Be sure and leave a good impression and you will probably yourself hearing from more schools!

5. Volunteer

Want to know how I got started? I was asked to come give “a talk” to the monthly gathering of North Georgia school librarians. They did not dictate my topic, they simply wanted to meet me and hear a little bit about my book and getting published.

It was a volunteer presentation, they gave me a lovely lunch and I in turn gave them an hour of my time. I had a slide show, and I walked them through the entire process of idea to publication.

Afterwards, I wondered if I had entertained, informed, or simply bored, (even though everyone was very enthusiastic, I am the kind of person that wonders if they are “just being nice.”)

A week later, the requests began to arrive! Every one of them came with the remark, “I heard you speak at our monthly meeting and thought my students would enjoy meeting you and hearing about your book.”

So, volunteering to present to the librarians was a good thing. And so is volunteering in general.   Many folks recommend doing your first few visits for FREE to get your “sea legs.” If this sounds like something you are willing to do, grab the phone and call your local school. Or, contact them through email. A postcard with your book cover on the front is not a bad idea, either! After you get a few visits under your belt, word of mouth may catch up to you, and you may find yourself in demand.

 6. Network

 Yep, the age old technique. Word of mouth from fellow authors, bookstore owners, and people you have already presented to! Enough said.

When Visits Go Bad

Yep, it happens. Despite our best intentions and noble aspirations, sometimes the visit falls flat.

Most of my school visits have been good, great, or wonderful. But I’ve had one or two visits I would consider…..well, bad.

On one visit, I arrived to an exhausted media center specialist who had not done anything in the way of preparation, short of put extra chairs in the library. The students arrived in groups and I presented the same lecture several times that day. The librarian introduced me without holding up a copy of my book or mentioning that they had a copy in the library available, and after the third group, she left me to introduce myself each time. She herself had not read the book and had little to say. None of the children I saw that day, not one, had heard of or read the book.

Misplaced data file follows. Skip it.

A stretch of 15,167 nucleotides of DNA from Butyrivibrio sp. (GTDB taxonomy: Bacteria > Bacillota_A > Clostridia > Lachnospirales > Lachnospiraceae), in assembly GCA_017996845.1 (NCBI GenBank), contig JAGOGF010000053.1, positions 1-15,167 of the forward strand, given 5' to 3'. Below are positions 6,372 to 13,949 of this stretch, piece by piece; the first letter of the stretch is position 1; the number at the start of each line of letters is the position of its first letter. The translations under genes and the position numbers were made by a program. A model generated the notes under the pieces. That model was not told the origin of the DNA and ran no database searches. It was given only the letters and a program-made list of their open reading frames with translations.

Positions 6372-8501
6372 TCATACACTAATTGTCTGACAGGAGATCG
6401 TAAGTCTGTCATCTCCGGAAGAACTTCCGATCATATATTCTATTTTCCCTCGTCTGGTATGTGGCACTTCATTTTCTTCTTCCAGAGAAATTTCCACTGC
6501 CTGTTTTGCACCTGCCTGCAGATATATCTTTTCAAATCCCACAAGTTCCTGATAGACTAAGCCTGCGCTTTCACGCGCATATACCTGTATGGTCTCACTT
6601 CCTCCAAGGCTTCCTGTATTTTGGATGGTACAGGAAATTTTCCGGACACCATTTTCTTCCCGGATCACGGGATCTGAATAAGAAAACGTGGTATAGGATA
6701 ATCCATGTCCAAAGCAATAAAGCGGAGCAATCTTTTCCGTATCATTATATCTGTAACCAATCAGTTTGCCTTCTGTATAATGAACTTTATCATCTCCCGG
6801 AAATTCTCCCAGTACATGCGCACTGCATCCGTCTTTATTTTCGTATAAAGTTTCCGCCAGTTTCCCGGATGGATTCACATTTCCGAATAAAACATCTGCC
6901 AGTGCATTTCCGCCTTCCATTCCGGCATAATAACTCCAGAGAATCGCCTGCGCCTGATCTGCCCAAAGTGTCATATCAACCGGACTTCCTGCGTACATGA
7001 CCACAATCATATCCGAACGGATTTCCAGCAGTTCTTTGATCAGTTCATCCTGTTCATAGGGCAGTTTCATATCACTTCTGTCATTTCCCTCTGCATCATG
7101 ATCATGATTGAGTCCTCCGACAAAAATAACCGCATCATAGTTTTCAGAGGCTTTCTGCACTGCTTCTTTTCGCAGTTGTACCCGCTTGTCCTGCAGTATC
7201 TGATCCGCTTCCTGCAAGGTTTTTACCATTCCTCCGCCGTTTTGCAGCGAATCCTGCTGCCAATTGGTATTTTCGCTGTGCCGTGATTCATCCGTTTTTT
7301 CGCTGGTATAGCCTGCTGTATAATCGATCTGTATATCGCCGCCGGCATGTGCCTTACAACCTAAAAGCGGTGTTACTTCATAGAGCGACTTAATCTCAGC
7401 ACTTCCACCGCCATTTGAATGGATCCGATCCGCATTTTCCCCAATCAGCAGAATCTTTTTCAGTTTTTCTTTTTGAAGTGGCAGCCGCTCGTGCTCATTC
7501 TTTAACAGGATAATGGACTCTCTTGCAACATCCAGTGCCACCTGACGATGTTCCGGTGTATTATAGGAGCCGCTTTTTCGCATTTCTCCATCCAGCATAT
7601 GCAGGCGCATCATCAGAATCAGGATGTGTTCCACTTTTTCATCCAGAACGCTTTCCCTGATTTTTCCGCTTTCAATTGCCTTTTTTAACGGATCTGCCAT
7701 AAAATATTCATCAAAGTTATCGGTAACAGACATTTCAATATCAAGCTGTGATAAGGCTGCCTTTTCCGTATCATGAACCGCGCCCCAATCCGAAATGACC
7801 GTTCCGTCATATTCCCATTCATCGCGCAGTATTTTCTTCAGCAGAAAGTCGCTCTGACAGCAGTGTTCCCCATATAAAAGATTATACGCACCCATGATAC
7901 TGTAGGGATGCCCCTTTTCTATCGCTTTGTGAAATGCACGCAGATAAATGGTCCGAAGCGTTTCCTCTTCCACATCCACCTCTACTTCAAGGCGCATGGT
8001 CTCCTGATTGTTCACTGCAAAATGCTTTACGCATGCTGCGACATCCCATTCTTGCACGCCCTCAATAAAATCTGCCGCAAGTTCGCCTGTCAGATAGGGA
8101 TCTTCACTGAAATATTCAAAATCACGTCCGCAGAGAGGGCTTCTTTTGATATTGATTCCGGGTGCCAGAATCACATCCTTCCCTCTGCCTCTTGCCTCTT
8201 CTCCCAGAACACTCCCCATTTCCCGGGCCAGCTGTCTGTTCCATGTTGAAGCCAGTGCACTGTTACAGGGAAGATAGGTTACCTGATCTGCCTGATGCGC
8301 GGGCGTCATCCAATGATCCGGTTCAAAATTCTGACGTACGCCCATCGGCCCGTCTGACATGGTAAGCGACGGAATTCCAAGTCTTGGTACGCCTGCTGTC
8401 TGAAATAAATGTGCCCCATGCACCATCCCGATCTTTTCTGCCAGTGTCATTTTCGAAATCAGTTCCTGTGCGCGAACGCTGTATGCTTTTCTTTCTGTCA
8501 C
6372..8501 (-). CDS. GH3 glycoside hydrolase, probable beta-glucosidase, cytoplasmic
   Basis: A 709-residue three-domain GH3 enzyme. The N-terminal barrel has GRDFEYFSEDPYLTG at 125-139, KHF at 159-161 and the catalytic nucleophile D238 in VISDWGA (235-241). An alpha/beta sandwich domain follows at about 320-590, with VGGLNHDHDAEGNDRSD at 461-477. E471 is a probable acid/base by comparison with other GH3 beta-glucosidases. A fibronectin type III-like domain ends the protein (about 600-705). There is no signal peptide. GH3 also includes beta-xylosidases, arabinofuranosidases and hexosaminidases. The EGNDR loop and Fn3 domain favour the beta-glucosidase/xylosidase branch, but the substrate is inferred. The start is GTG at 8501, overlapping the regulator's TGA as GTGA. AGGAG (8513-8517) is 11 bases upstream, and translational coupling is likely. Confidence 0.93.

With each presentation, I was met with sullen, bored, or indifferent faces. Students slumped in their chairs, talked, whispered, tried to disrupt, or blearily laid their heads on the tables, waiting for it to all end.
When some students began loudly disrupting the program, I looked around for adult help. The librarian was far away at her desk, working. And the teachers who had brought in their students? One was asleep in her chair. Another was deeply engrossed in the newspaper. The rest were at the very back of the library, chatting and ignoring everything else.

I wondered why on Earth I had been invited to this school to begin with.

Later I found out that my visit and lecture fulfilled some kind of state requirement for the school’s curriculum. Apparently the children have to “study a Georgia author,” which of course could include reading an author’s book and doing a report, or…..tuning out for a lecture by someone they are not interested in talking with.

It was quite a disheartening day and continued into the next, as I’d agreed to two days worth. But it was the last one of that nature. What did I learn? I decided to spice things up a bit in my lectures with a few trivia questions and more audience participation, in an attempt to reduce the ‘fall asleep in my chair’ behavior I had seen earlier. I became more attentive to why I was being invited to schools, and whether or not I thought I might be met with students who were prepped and interested. Then, I shrugged it off. I think that’s all you can do in a situation like that.

Okay, why are you telling me this? 

Why do I share this negative reflection with you, when we are supposed to be basking in the wonderfulness that author visits can give? Well, two reasons. One: I want the author who has just had their first ‘bad’ visit to know they are not alone. It happens! And you may never have a bad experience again. So do not get disheartened. Understand that the occasional bad visit comes with the territory.